The swashbuckling folk hero of early California trains a younger man to take his place.
Rated PG-13 for some intense action and violence. A character shoots himself rather than be captured. His head is severed, off screen. Later the head is shown floating in a jar of alcohol, from which a character drinks. (A severed hand is also shown in a jar.) The violence is otherwise fairly bloodless. Banderas and Zeta-Jones engage in a sexually charged sword duel, in which he slashes off her top (her breasts remain covered). While the lead characters are “Mexican”, Banderas is a Spaniard and Hopkins and Zeta-Jones are both Welsh. “The people” are nameless extras who raise their hands over their heads and make unintelligible crowd noise.
Be careful, Señorita. There are dangerous men about.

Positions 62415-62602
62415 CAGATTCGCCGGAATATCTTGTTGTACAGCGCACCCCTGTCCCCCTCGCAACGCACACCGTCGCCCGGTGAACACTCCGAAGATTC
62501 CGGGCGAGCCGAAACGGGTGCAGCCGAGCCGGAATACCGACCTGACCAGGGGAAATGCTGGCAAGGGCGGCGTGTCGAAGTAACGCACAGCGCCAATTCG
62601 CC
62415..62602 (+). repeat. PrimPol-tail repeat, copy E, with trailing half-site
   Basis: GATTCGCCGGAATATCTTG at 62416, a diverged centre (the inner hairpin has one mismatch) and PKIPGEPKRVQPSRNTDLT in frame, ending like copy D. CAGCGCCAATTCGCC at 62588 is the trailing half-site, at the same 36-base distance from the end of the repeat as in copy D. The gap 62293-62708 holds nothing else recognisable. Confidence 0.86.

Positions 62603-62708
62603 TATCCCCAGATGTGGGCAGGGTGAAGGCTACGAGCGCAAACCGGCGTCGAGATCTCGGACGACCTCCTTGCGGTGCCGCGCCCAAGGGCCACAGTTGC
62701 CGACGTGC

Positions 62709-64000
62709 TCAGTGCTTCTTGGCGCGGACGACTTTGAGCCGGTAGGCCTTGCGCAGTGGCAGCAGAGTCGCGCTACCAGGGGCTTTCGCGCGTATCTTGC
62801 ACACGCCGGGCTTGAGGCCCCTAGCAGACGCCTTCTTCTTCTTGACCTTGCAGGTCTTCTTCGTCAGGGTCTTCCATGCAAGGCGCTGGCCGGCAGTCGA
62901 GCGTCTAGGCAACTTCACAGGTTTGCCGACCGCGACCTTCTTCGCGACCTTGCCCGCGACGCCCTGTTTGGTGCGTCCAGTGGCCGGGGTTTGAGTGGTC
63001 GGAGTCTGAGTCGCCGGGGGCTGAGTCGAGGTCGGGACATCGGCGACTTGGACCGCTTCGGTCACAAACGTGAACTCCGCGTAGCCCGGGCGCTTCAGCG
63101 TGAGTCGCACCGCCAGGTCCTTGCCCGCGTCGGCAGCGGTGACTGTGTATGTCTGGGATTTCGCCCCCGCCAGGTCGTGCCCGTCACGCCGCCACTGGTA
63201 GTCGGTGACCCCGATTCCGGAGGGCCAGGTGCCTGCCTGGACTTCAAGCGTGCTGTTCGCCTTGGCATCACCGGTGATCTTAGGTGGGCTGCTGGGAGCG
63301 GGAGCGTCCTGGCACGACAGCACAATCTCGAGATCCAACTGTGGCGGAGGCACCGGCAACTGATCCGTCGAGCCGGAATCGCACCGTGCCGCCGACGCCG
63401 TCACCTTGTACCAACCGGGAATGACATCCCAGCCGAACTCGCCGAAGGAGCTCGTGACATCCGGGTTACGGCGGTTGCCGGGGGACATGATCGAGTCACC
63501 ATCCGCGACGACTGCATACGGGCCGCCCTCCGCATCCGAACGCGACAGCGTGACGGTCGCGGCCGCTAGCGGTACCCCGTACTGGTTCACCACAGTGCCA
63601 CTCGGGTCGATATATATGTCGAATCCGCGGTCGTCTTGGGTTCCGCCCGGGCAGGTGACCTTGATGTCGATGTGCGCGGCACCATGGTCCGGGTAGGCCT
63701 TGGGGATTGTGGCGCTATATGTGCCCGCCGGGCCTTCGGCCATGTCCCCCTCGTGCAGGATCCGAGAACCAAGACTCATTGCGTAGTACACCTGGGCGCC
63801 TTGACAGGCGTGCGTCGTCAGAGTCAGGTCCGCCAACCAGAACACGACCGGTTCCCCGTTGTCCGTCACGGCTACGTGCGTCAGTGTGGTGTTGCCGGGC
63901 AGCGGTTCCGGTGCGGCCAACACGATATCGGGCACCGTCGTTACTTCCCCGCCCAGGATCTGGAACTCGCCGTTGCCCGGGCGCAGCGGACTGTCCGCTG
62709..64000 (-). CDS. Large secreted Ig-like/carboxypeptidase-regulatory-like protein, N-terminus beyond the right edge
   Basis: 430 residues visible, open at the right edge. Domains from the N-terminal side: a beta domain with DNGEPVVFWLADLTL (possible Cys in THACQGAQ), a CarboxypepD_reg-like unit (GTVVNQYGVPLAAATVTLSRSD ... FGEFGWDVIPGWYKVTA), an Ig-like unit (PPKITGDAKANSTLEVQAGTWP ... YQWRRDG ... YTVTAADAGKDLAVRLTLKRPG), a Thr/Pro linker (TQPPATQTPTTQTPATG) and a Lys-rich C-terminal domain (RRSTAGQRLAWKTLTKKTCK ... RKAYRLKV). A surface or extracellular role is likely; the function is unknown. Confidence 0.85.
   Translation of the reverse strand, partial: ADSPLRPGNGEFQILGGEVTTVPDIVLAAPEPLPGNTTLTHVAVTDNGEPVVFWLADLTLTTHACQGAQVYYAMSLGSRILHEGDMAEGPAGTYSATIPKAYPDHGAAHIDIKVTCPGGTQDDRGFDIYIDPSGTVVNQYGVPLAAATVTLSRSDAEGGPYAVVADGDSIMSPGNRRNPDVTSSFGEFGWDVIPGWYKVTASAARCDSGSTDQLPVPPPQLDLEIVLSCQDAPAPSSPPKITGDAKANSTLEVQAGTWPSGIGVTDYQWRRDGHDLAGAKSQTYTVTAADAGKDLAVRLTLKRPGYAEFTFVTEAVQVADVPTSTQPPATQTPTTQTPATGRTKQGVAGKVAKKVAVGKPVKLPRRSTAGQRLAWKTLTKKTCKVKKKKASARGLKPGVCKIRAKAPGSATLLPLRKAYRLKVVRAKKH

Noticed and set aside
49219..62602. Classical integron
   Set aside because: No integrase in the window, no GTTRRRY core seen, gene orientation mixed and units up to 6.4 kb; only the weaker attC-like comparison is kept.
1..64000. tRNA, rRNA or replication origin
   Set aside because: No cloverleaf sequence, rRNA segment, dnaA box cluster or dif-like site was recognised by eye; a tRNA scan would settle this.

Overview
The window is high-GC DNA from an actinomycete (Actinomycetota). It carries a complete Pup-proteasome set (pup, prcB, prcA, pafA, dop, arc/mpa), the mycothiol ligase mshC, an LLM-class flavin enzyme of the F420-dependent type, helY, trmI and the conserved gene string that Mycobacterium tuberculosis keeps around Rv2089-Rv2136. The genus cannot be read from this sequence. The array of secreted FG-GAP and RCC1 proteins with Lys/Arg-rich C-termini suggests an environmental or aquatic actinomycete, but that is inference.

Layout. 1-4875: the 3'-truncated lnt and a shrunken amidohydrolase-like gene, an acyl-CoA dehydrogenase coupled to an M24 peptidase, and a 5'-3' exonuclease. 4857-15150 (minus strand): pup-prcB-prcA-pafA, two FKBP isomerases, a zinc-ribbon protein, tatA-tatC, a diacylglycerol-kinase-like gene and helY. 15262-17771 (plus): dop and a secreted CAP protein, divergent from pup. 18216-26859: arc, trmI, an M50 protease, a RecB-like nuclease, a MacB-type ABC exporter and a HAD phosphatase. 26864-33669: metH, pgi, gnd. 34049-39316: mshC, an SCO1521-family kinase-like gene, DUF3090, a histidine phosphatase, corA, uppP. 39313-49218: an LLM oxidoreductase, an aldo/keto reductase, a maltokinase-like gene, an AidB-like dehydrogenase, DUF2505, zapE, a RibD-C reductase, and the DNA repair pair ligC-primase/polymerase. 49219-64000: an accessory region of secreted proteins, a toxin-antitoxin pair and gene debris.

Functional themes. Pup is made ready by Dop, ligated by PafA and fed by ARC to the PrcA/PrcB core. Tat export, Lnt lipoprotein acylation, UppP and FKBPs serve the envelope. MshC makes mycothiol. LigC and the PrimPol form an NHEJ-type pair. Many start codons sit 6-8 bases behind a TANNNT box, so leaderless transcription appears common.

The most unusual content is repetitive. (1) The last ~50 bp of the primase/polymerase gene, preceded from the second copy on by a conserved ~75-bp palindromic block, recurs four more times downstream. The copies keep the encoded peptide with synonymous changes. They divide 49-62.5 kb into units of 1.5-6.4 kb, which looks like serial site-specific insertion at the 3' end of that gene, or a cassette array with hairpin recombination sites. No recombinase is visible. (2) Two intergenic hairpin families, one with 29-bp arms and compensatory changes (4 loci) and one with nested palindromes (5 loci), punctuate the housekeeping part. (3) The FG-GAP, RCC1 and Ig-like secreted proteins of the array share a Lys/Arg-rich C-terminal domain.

Your children will likely ask you for help in understanding the geopolitics of 1800s California that drive the movie’s plot, but at a certain point you may feel lost yourself. That said, the movie makes it pretty clear who the bad guys are. An old-school Hollywood actioner, with practical stuntwork, gratuitous horsemanship, and thrilling, theatrical swordplay. Screenwriters Ted Elliott and Terry Rossio would go on to pen the Pirates of the Caribbean series and 2013’s The Lone Ranger. Hopkins brings a light touch to the aging Zorro, and Banderas and Zeta-Jones give off nearly radioactive levels of movie star charisma. (One only wishes Zeta-Jones could have done the role with less makeup.) The big climax is kind of an editing mess, with confusing leaps in temporal and spatial logic, but it hardly makes a difference. In the end our heros save the day. —